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Seniors opt out of non-essential math classes

Gary+Steagald%2C+junior%2C+finishes+his+homework+during+fourth+period.+Students+discovered%2C+such++McDonald%2C+the+advantages+and+disadvantages+to+opting+out+of+a+last+year+of+math.
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Seniors opt out of non-essential math classes

Gary Steagald, junior, finishes his homework during fourth period. Students discovered, such  McDonald, the advantages and disadvantages to opting out of a last year of math.

Gary Steagald, junior, finishes his homework during fourth period. Students discovered, such McDonald, the advantages and disadvantages to opting out of a last year of math.

Maria Adams

Gary Steagald, junior, finishes his homework during fourth period. Students discovered, such McDonald, the advantages and disadvantages to opting out of a last year of math.

Maria Adams

Maria Adams

Gary Steagald, junior, finishes his homework during fourth period. Students discovered, such McDonald, the advantages and disadvantages to opting out of a last year of math.

Maria Adams, Copy Editor

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During middle school, students, with the help of parents and teachers, made the decision to take a high school level math class based upon their Milestone scores and other circumstances. The headstart on classes allow students to take AP Calculus or AP Statistics their senior year; however, the class also gave students the option to skip their senior year of math even though the guidance counselors suggest they take it.

“If they really are insistent on not taking that 5th math, they need to have a conversation with their counselor,” Amy Simpkins, guidance counselor, said.

Students, including Maia McDonald, senior, have opted out of taking their fifth year of math classes. She has taken AP Language Composition, AP Literature, and all AP history course, and she believes she is just as in the competition in comparison to other students who have taken AP math classes.

“I decided to call around to colleges I was interested in… the official transcript shows that I passed and what I got on the EOCs,” McDonald said.

She called multiple schools and formed a list of schools that accepted having only four years of math. Although, according to Simpkins, students that do not take the class might not qualify for certain colleges.

“That doesn’t make any sense because there are kids who take only regular English classes throughout out their high school career but get into Georgia Tech so why would not it be the same for classes that focus more on liberal arts such as the humanities that focus on English,” McDonald said.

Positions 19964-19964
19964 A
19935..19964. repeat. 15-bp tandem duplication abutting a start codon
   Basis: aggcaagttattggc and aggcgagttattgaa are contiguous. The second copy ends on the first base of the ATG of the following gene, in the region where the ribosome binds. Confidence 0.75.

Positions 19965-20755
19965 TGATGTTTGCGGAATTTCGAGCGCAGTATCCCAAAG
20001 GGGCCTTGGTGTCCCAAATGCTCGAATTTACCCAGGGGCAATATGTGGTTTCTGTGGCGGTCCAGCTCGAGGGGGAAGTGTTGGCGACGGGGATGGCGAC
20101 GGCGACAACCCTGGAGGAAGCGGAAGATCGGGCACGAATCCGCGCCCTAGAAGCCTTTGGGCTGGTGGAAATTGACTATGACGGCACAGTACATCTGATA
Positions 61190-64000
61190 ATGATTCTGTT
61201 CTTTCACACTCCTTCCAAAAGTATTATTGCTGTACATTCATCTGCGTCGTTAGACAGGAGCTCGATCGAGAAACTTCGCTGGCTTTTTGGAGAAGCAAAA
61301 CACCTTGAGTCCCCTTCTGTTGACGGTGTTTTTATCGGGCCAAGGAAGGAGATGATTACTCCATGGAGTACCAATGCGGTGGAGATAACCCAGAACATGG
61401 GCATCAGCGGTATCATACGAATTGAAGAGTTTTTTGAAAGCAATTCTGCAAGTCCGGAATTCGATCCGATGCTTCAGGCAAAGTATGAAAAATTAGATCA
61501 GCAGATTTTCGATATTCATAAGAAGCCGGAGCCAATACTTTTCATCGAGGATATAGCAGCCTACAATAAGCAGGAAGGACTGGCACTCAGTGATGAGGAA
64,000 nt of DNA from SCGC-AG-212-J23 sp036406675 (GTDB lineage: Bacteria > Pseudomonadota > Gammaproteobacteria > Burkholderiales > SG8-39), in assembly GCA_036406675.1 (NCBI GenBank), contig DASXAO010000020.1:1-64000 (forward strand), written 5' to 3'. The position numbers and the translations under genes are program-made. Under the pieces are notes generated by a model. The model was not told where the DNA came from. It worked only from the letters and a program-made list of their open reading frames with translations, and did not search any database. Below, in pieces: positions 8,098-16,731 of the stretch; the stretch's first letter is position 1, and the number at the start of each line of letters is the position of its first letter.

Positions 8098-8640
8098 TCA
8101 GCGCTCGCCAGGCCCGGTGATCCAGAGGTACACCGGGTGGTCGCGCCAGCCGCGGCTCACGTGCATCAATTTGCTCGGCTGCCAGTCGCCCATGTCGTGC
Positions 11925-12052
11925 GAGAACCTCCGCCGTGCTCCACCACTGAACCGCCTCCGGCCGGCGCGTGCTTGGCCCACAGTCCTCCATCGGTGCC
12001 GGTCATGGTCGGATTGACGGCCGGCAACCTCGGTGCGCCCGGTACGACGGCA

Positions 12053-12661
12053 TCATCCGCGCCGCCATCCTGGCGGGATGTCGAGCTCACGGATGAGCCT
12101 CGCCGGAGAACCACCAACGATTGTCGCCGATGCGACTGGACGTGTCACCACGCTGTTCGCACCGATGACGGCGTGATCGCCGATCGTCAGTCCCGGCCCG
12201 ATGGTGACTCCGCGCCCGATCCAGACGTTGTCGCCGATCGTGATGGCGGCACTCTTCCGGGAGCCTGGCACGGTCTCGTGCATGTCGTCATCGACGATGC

Students specializing in certain fields are allowed to select their classes as long as they have the credits to graduate. In senior year, students decide which college they will be attending, the major they plan on selecting, and lifestyle choices. Students are not specifically told by counselors this information because counselors believe that this pathway is not beneficial for them.

“As counselors, we feel like the parents should still be involved in their child’s education whether it high school or college,” Simpkins said.

Students must have a parent signature to take route in their high school career. However, there are students that were left uninformed about their decision

“I didn’t know…they told us we have four math credits but they told us that we have to take AP Calc or AP Stat, but they pushed us towards AP Calc,” Kristen Walsh, junior, said.

While counselors stated concerns about HOPE GPA, Walsh believes that take an extra science class will help her GPA.

“My GPA will lower because if I take AP Calc I will fail. I had struggles with pre-calc,” Walsh said.

Walsh does not want to take AMDM because she wants a class full of people with the same dedication to their education.

Tucker MacFarlane, junior, currently takes honors pre-calculus, but he prepares himself for the challenge of AP Calculus.

“I am taking it for the experience of calculus. I want to go to KSU for mechatronics, a form of engineering. Engineering is a heavily math-based so having an extra credit for math will help out,” MacFarlane said.

The choices rising-seniors are making can help set their paths in the future, so students should take their time and make informed decisions.

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Maria Adams, Copy Editor

Animated, neighborly, and resourceful, Maria Adams, junior, is one of the girls you do not want to miss meeting. Born on Dec. 20, 2001, into a moving military...

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